Jump to content

  • Log In with Google      Sign In   
  • Create Account


Member Since 27 Jun 2001
Offline Last Active Yesterday, 02:24 PM

#5308076 trek game

Posted by on 26 August 2016 - 12:47 PM

If phil makes a star trek game that causes paramount to come after them I'll eat my shoe.


Regardless, I hope you have fun programming that game phil.

#5306382 Level loading causing lag/stutter

Posted by on 17 August 2016 - 12:25 PM

I'll try to be more specific, and yes most likely I will have a loading screen(I also tried to load the maps using the loading screen state but that doesn't allow my collision to work). So after level 1 is finished, I would like to then load level 2 but because the setup already calls level 1 to begin with I cant set the next level as its not updating, wouldn't I need to handle the level changing in the update rather than the setup function? However doing this method in the Update function lags my game as it is constantly loading the LoadFromFile(std::string filename) function over and over.


I was under the impression you were trying to load on the fly.  Since it's at an obvious stopping point, I don't understand why you can't move to a loading state, throw up a "loading level" screen and load everything you need right then.  When the level is loaded, you can go back to the playing state and start on the new level.  Multi-threading is definitely not needed in this situation.

#5306219 Level loading causing lag/stutter

Posted by on 16 August 2016 - 02:13 PM

Without more information on what kind of game it is, and how the level data is used, it's hard to answer, but I'll take a stab.


If you have to load levels on the fly (ie, you can't have a "loading" screen) where you're still actively controlling your character, then you can look at loading them in a separate worker thread.  However, you have to do this well before the user will need the new level data to ensure you don't try and display the level before it's completed loading (ie, the user is a screen away from needing the level data).  Once you've loaded the level, you'll want to notify the main thread it's completed loading and it can be used.

#5306159 Handling concurrent random access of shared resource on peer to peer system?

Posted by on 16 August 2016 - 08:46 AM

Thanks for helping me rethink this, at first I was definitely thinking of having a separate thread handle the second player's requests.
In the pseudocode it looks like local requests are serially processed before remote requests. 
To have requests processed in the order they are spontaneously generated, would one sort the requests by a time stamp? (after serially retrieving the local and remote requests as above) 


You could just have a general command queue, where all commands received (either from a remote player, or form a local player) are put into a single FIFO queue.  Then, when you process all the commands in that queue, you'll automatically process them in the order they are received.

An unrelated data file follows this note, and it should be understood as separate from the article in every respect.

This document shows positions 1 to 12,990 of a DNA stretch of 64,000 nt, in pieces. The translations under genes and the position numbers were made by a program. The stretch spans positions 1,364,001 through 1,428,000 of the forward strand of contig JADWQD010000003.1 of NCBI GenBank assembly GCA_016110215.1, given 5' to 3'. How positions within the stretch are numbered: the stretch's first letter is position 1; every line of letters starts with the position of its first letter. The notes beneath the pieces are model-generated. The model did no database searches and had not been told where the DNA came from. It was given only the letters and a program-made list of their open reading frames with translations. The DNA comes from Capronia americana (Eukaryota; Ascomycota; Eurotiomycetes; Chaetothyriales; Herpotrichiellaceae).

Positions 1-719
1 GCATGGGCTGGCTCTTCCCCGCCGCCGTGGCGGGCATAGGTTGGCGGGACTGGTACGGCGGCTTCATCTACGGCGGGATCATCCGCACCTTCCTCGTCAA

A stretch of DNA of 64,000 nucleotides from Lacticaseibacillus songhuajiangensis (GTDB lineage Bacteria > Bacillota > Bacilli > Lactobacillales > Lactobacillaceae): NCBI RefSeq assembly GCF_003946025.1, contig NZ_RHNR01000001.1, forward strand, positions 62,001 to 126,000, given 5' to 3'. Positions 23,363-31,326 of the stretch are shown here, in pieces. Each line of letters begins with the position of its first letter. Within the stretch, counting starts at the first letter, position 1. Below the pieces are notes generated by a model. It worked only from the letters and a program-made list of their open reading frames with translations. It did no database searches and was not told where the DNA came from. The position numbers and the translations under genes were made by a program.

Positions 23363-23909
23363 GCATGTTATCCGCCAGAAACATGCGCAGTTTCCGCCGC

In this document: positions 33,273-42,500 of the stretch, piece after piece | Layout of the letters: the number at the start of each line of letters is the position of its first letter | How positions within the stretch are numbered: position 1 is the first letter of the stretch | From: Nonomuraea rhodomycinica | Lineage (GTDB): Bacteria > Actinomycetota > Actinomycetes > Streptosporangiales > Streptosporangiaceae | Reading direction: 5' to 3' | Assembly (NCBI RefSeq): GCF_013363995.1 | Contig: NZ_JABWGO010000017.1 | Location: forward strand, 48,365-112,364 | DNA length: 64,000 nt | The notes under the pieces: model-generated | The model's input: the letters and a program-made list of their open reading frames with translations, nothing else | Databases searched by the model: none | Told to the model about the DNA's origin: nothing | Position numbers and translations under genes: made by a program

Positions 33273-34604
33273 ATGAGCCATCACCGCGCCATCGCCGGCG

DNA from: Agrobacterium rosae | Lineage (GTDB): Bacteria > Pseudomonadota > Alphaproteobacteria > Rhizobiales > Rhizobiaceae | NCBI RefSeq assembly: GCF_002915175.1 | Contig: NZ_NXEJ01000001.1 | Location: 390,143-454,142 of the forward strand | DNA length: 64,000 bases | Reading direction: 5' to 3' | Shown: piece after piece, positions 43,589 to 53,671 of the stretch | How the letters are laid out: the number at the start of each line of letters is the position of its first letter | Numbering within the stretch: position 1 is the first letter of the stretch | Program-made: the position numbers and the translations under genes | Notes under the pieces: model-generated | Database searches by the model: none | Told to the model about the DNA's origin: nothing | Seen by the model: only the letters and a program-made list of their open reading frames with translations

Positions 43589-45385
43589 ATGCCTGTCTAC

However, since this should happen every game loop, in practice, there really won't be any difference in what order you handle them.  If you execute your game loop once every 1/60 second (for example), then that would be the largest possible difference in time between when a local play sent you something, and when a remote player sent you something, if processed in order.  And, even then, network delay would probably be larger than that.


Good luck, and keep at it.

#5306017 Is The "entity" Of Ecs Really Necessary?

Posted by on 15 August 2016 - 01:23 PM

There's no reason you can't do both; have logic in components that only operate on itself, and have systems that operate on more than 1 component.

#5301393 Python/pygame Code Review - Where To Next ?

Posted by on 19 July 2016 - 12:55 PM

I'm sure you have the indices memorized right now, but, if you stop working on this for a bit, then come back later, will you remember what 6 and 7 and 10 are?  Probably not, so, you still need to replace these magic numbers with constants.  Something as simple as this:

def turn(item):
    v=[]                    # empty list ( temp / local )
    v.append([item[VY],-item[VX]])      # add alternate vectors. use y,-x and -y,x
    u=random.randint(0,len(v)-1)        # pick one at random
    item[VX]=v[u][1]                    # update the x and y vector
    item[X]=item[SAFE_X]                # rewind item's x and y position to last know good value (pre collision)

Also, you don't need to comment every line.  Only comment where it makes sense.

For example, it's obvious, if you rewind x, you're doing the same thing for y.  So you could say rewind item's x and y position to last know good value (pre collision)

#5298545 Sharing object between 2 threads

Posted by on 29 June 2016 - 12:21 PM

Thanks for all the good answers. I realize that the better approach would be to use the same data structure in both threads, while having different classes.

What I am actually trying to do is:


The main thread handles the game logic and works on the resources (reading/writing them). The auxiliary thread handles the display only, reading only from the resources.


I want at a later point to be able to either have the render thread:


1. either read from the original data while the game logic thread waits (thus avoiding copying the resources at all).

2. either read from a copy of the original data, while the game logic continues its work.